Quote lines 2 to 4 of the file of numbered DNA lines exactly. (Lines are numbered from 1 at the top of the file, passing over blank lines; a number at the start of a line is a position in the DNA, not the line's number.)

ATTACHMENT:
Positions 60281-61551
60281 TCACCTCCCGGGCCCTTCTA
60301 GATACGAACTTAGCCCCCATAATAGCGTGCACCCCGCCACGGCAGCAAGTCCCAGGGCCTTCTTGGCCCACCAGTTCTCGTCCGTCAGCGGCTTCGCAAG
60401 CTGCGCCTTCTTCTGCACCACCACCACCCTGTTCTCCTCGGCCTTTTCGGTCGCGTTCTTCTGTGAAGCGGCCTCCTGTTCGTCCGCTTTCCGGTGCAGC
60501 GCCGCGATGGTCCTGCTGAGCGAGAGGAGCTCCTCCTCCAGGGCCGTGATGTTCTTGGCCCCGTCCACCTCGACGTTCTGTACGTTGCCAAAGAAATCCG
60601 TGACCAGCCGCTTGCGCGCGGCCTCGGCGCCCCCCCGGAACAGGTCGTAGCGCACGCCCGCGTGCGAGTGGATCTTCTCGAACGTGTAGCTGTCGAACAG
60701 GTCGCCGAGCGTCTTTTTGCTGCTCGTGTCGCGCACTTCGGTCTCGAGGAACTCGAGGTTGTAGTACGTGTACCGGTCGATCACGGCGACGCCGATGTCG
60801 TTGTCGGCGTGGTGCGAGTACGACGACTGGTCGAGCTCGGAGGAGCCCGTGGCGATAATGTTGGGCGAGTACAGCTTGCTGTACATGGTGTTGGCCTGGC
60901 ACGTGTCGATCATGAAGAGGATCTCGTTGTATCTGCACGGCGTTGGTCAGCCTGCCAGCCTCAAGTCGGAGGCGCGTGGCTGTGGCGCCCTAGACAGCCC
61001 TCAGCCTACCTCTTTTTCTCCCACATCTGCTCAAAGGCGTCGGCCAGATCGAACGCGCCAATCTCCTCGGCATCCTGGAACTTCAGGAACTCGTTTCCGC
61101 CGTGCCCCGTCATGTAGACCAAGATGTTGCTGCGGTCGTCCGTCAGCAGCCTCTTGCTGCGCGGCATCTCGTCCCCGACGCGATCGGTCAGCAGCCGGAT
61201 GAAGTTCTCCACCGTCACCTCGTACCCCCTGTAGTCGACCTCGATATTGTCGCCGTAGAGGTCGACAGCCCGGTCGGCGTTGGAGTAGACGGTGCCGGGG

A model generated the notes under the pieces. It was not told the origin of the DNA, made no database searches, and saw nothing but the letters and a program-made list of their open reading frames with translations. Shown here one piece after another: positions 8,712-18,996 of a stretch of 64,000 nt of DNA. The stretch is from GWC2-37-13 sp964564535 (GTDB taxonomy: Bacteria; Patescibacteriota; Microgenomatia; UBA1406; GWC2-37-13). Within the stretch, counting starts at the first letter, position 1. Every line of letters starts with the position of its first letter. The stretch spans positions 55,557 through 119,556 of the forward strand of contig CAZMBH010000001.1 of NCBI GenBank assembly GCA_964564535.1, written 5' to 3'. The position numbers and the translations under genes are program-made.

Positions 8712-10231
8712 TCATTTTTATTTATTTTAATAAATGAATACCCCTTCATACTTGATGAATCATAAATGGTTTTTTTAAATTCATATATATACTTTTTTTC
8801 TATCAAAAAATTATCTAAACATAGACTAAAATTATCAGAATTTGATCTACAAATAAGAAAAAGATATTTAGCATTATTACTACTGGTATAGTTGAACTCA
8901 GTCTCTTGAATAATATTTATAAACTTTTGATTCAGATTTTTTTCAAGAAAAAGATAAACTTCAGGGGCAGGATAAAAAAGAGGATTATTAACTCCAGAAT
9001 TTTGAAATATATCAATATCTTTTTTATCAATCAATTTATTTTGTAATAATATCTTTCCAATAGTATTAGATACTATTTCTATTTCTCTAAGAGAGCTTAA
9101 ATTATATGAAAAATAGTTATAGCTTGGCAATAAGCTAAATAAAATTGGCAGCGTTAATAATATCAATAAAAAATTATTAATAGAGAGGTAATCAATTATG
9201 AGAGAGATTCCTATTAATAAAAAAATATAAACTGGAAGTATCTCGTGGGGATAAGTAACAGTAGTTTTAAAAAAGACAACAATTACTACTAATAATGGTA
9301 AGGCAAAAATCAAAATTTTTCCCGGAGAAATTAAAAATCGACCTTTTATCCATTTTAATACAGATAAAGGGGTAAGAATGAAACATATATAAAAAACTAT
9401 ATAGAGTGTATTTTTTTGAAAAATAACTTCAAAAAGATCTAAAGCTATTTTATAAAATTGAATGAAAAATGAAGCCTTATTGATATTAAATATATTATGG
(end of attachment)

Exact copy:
60281 TCACCTCCCGGGCCCTTCTA
60301 GATACGAACTTAGCCCCCATAATAGCGTGCACCCCGCCACGGCAGCAAGTCCCAGGGCCTTCTTGGCCCACCAGTTCTCGTCCGTCAGCGGCTTCGCAAG
60401 CTGCGCCTTCTTCTGCACCACCACCACCCTGTTCTCCTCGGCCTTTTCGGTCGCGTTCTTCTGTGAAGCGGCCTCCTGTTCGTCCGCTTTCCGGTGCAGC